"Passages: Monotypes by Pauline Jakobsberg" is the autobiography of a frump. Jakobsberg sees herself as a lumpy matron in rumpled camping shorts and sandals. But so that we understand she isn't really like this, she has donned as well a bird mask with a beak of mythic proportions. This may or may not be Freudian.
Jakobsberg is using this series, being shown at the Washington Printmakers Gallery, as an introspective exploration of her life as an artist and what has kept her from it. These black-and-white prints are a departure from her pretty, painterly park scenes; they are all monotypes -- generally one-of-a-kind, drawn directly on the metal or glass plate and then printed on wet paper in a press. Monotypes are luminous, with the underlying paper showing through. In this case, the glow is almost ghostly. This, along with Jakobsberg's fluidity of line, adds a great deal of interest to the work. Her style is cartoonlike, but sensitive -- an intriguing combination.
In Jakobsberg's personal diary of a mad housewife, she works through her wedding -- the husband as chicken hawk, the artist as a dog with cow eyes. But shortly there comes her transformation into bird woman. In "Eating Has Become My Favorite Pastime," she seems about to rise like a mother hen to tend to her brood. Sitting among her anthropomorphic cronies, she discovers "A Common Bond": they all have clawlike toenails and grotesque masks. "My Many Disguises" is a close-up of the bird head, with its impassive, all-seeing, yet unknowing, eye.
In total, the show makes a feminist statement that is masked only slightly, but sufficiently to give it subtlety.
Her single-figure images -- the bird woman in a situation -- are the strongest, but tend to be static. Jakobsberg would do well to avoid the sentimentality inherent in "The Never-Ending Climb." Picturing the pilgrim bird-woman's progress toward a crossroads, the onward-and-upward statement is a bit trite, and the image forced.
"Passages: Monotypes by Pauline Jakobsberg" will be at the Washington Printmakers Gallery, 2106 R St. NW, through Sept. 26. This is a new location for the gallery, which moved from Jefferson Place in May. It's open from 11 a.m. to 5 p.m. Tuesday through Saturday.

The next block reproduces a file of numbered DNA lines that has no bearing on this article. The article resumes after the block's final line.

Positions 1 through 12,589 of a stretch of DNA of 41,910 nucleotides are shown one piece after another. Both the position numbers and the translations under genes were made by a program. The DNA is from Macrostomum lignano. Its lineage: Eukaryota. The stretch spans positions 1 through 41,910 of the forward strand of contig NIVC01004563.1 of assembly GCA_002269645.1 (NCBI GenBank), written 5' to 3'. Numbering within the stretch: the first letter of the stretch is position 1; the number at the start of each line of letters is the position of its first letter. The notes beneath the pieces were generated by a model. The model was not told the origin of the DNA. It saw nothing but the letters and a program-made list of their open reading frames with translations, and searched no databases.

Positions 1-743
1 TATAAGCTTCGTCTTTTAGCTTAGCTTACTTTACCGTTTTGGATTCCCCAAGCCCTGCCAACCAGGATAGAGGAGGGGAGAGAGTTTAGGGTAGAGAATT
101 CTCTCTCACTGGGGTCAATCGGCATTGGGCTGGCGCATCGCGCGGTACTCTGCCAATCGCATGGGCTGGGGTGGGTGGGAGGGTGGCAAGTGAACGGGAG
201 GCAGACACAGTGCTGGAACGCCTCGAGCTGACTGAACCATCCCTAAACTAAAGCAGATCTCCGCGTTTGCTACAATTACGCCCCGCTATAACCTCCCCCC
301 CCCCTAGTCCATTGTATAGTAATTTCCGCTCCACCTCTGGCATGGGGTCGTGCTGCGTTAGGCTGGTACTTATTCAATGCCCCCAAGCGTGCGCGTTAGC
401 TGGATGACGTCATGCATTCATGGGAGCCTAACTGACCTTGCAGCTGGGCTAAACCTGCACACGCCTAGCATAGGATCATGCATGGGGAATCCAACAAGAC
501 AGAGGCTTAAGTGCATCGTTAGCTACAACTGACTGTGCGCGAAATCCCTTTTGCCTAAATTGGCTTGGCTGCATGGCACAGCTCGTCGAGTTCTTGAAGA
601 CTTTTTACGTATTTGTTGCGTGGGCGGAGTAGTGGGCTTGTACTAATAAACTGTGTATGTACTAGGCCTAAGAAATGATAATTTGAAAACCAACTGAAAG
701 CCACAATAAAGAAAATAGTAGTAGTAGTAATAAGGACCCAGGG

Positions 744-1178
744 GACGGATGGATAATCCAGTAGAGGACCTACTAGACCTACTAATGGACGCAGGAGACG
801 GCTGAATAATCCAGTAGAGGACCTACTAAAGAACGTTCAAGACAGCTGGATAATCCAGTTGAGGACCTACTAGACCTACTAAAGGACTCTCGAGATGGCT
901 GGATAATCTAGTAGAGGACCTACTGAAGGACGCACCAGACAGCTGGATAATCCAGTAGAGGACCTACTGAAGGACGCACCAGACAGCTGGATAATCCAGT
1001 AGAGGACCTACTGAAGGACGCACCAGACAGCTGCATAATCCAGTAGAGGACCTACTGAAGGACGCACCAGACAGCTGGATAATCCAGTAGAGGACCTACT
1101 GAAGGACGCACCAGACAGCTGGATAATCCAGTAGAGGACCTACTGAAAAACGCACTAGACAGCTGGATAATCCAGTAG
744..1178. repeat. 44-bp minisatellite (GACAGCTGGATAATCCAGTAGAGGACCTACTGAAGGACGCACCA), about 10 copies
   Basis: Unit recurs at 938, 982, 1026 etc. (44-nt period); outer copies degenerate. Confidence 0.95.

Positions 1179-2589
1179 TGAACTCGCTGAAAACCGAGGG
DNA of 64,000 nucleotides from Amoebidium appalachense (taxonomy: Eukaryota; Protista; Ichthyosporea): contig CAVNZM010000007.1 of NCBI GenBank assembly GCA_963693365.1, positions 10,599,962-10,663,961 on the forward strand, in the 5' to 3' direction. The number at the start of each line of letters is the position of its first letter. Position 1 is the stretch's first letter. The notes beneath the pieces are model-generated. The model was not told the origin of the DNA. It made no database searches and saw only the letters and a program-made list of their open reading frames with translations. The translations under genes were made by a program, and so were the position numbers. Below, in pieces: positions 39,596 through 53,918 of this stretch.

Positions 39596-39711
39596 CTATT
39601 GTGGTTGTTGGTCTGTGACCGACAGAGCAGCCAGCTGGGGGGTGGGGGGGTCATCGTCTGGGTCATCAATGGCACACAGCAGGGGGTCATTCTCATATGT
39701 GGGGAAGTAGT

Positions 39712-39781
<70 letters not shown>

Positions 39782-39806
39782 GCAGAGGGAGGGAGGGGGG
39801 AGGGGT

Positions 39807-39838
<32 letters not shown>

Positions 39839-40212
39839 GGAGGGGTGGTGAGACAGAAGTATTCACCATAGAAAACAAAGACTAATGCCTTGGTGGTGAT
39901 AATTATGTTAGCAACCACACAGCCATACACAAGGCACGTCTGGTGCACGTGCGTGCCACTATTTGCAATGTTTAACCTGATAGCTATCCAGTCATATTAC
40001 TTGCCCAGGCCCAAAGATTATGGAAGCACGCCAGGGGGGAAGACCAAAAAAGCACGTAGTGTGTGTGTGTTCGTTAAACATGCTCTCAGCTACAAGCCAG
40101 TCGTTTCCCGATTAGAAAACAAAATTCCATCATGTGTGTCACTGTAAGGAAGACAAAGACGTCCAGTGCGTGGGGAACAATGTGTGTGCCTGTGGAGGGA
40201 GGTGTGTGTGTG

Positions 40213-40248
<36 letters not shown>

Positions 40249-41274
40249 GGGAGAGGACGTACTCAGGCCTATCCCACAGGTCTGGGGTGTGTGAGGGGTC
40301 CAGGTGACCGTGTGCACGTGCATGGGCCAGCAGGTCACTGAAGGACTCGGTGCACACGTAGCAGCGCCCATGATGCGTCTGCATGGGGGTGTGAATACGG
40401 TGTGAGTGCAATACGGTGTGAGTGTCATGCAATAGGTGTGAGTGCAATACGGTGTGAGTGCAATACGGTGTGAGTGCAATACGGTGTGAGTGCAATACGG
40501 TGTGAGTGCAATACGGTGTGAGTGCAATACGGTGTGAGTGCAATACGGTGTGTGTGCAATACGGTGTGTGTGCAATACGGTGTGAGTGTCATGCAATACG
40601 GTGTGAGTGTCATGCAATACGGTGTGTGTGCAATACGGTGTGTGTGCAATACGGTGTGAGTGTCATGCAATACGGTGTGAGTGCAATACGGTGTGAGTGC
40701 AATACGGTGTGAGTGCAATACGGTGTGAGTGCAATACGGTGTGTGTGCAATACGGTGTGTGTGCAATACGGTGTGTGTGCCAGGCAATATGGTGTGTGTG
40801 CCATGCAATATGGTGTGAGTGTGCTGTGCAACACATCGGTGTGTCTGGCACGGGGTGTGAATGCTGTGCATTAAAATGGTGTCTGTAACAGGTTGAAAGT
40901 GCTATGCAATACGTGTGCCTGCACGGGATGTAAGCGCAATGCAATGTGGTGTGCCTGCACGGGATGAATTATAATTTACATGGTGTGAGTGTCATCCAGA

Robert D'Arista at Circle
Robert D'Arista knows his own facial expressions so intimately that his self-portraits are self-mocking. His disembodied heads resting at improbable angles are the best of his recent paintings on display at the Circle Gallery. One of them is the artist as Holofernes, the general of Nebuchadnezzar's army, done in the color of blood.
Other works are the color of sand. D'Arista -- who taught painting at American University for 20 years and now teaches at Boston University -- takes small canvases to the beach and attaches them to a clipboard. He makes intimate notations of the bathers and sun worshipers -- the curve of a shoulder, an amorphous bathing suit.
His work is done in a spontaneous way, a sort of slapdash method in the best sense. Some of the paintings are just a crumple of gestural lines that appear abstract but on closer inspection give up a reclining figure. Others -- one of a couple walking in the woods, another of a corner of a warm bedroom -- are done in thicker impasto, but still in a spare style.
The works are untitled, and this starts one wondering if titles can sometimes get between the viewer and the work, by overdefining things. And names might overwhelm small, unpretentious paintings such as these.
"Robert D'Arista: Recent Work" will be at the Circle Gallery, 3232 P St. NW, through September. Gallery hours are 11 a.m. to 4 p.m. Tuesday through Saturday.